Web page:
Here's another one of those classic cocktails that's not super popular, but never really went away. Why? Because it's really weird. Rye, grapefruit and grenadine sound reasonable enough, but in wacky proportions it might be hard to decipher what this drink is about. On the surface it's just another cocktail from another old book of cocktails that delivers all the oddness we find through a 21st century lens, but unlike alot of those old recipes, this old recipe, believe it or not, works as described.
First appearing in 1934, as far as we know, in Patrick Gavin Duffy's "The Official Mixer’s Manual," the Blinker doesn't really stand out. Sure, it hung around, appeared in other books, but that doesn't mean it's anything special. Those old books are mentioned and revered not for what they are, but as we want them to be in an age of media saturation and attribution for even minor accomplishments laid at the feet of every celebrity chef, and now bartender, desperately laying claim to things that just exist. The recipe for Beef Wellington existed long before Gordon Ramsey decided it was his, and now try to find a recipe that isn't Gordon Ramsey's Beef Wellington. The same goes for Alton Brown's Daiquiri. It's a Daiquiri. You can't sign your name to it, yet we all do.
That's not what old cocktail books are. Those old drink manuals are like old recipe books, the ones full of all the dishes every grandmother and line cook can make because they're more like tribal knowledge. Same goes for cocktail recipes, collected in books by writers, bartenders, people of fame, and enthusiasts, but just because they are in a book doesn't mean they are the creations of the books author, even if some of them may be. It was a time when the publication was about recipes, and maybe they are original and maybe they're not, but, in the end, it doesn't matter. It's really about what's in the glass, not the first person who decided to put it there.
The Blinker is one of those drinks. Sometimes they evolve. Did Duffy invent it? Who cares. It's just an intriguing non-standard formula that, on the surface, looks like any other sour. Fair enough, but we can subsequently trace the evolution of the Blinker across the years and notice how the recipe becomes, on paper at least, more standard. Hang that one on Ted Haigh, Mr. Cocktail himself who included the Blinker in his 2006 book of classic and forgotten mixes, but with raspberry syrup instead of grenadine, and standard sour proportions. In other words, Haigh's Blinker is more 2-1-1 standard sour than the old recipe, but it doesn't work. Even though it looks like it, the Blinker isn't a sour.
Robert Simonson writes of the Blinker, "its true identity is as a sort of proto-Greyhound highball." This works. The Blinker features grapefruit juice, and while there are drinks such as the Brown Derby that have more reasonable proportions of grapefruit juice, they never really work without some help. Grapefruit doesn't have enough acid, and when used in small measures it's often with more acidic juices, such as lime in a Hemingway Daiquiri. On its own, you need alot of grapefruit juice to get enough acid to balance a drink.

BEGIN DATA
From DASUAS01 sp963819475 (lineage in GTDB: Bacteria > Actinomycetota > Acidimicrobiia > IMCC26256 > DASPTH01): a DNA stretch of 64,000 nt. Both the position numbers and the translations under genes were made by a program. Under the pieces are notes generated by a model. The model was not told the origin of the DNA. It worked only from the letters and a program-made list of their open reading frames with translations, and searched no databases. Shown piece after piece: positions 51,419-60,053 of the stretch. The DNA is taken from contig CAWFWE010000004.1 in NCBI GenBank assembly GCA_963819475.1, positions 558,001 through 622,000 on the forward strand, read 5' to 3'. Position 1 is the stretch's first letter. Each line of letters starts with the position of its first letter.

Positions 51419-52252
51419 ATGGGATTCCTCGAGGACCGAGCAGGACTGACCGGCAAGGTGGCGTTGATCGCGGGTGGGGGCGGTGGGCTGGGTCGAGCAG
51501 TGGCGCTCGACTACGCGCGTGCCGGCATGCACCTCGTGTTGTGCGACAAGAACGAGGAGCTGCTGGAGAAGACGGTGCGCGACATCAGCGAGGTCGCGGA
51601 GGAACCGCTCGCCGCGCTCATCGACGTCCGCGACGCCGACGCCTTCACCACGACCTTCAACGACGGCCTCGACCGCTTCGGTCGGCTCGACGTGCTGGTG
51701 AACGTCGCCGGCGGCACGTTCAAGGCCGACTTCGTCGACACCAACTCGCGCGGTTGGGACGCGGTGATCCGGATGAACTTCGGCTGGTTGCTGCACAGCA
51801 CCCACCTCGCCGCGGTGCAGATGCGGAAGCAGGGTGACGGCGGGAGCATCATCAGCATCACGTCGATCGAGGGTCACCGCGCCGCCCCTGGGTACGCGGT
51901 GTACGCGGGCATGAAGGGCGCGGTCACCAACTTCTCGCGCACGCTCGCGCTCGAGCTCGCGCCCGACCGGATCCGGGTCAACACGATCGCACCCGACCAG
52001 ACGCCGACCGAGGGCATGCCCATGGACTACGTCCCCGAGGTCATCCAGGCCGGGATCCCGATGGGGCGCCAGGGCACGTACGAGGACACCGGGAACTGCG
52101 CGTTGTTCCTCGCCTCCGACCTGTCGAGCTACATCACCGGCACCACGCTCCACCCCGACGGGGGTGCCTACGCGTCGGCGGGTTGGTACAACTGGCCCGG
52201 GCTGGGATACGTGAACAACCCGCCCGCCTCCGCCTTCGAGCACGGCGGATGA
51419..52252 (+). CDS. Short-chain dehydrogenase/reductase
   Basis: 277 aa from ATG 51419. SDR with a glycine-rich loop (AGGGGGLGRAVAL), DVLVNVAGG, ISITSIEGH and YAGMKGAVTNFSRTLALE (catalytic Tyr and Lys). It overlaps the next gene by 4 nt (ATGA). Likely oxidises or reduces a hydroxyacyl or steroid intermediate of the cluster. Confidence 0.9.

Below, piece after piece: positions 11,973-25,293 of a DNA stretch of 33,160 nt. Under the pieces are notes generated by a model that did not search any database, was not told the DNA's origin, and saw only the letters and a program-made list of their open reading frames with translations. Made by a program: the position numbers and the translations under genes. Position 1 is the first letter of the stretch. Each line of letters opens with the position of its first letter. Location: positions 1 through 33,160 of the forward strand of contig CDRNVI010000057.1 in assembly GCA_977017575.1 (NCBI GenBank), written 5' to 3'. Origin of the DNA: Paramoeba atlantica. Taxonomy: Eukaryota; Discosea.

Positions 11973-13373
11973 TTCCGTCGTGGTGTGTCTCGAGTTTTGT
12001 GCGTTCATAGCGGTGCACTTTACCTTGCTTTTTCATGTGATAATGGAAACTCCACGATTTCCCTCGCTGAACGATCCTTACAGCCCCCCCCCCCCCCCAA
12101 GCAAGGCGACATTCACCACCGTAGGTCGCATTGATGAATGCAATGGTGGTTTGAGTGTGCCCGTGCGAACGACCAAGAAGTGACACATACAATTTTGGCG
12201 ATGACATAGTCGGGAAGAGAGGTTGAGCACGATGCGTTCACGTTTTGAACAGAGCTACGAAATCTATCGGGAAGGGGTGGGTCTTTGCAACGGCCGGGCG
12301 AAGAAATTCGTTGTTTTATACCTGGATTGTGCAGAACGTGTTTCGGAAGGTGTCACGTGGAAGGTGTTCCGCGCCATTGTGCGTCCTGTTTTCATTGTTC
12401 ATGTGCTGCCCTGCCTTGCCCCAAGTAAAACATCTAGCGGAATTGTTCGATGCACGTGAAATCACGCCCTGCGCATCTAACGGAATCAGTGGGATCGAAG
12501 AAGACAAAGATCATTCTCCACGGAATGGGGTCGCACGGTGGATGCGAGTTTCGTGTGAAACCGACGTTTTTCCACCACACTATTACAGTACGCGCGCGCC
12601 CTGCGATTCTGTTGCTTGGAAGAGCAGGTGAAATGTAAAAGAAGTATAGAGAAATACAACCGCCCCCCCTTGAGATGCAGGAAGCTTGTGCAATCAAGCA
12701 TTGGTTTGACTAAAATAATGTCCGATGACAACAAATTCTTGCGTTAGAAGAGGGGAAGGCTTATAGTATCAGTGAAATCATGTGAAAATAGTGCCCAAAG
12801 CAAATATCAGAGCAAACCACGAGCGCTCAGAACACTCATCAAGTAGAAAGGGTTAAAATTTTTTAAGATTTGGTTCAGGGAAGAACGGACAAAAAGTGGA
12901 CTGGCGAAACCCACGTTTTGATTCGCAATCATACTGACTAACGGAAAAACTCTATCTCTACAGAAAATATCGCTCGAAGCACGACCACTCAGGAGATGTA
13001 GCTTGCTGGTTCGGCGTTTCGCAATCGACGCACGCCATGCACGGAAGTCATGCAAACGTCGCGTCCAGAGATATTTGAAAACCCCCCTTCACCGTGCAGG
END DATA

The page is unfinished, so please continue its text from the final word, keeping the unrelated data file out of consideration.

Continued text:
The Blinker works because it uses alot of grapefruit juice. Haigh's version is better with some lime added to bring the acid up, but we'll stick with the original because grapefruit juice is just that tasty. The downside is that, unlike lemons and limes which will vary a bit from one to the next in terms of sweetness etc., grapefruits are all over the place when it comes to sweetness and acidity, and grapefruits are naturally bitter. Lemons and limes may be tart, but they're not really bitter. Grapefruit isn't at all tart, but it sure is bitter. This works to our advantage, especially with the tart sweet of grenadine, but watch the sweetness. Taste your juice and adjust your sweetener accordingly.
The sweetener in this case is grenadine. Simonson asserts, with our approval, that homemade grenadine is preferred, and there are a number of recipes out there if you feel so inclined, however, you don't have to. A quality grenadine will serve perfectly well, as will raspberry syrup, but the latter will give you a different drink entirely. Raspberry and grenadine are often used interchangeably in cocktails, but one is always preferred. A Clover Club can be made with grenadine, but lacks the delicate brightness of fresh raspberry syrup. The same holds true with the Blinker. Grenadine works better because it has a tartness that grapefruit and raspberry don't have, so we stick with the OG and use RAFT Grenadine, a local Portland product and the best grenadine apart from house made.
In the end, logic is your enemy. Turn your brain off, and pour the drink as it was done in the 1930s, with lots of grapefruit and lots of grenadine and an overproof, assertive rye such as James Oliver. There's alot of juice in there, and a timid whiskey just sort of wouldn't make it, and since this is a whiskey cocktail, we'd like it to take center stage, please. Even if it takes alot of juice to do it.
Shake with ice and serve up. No garnish.
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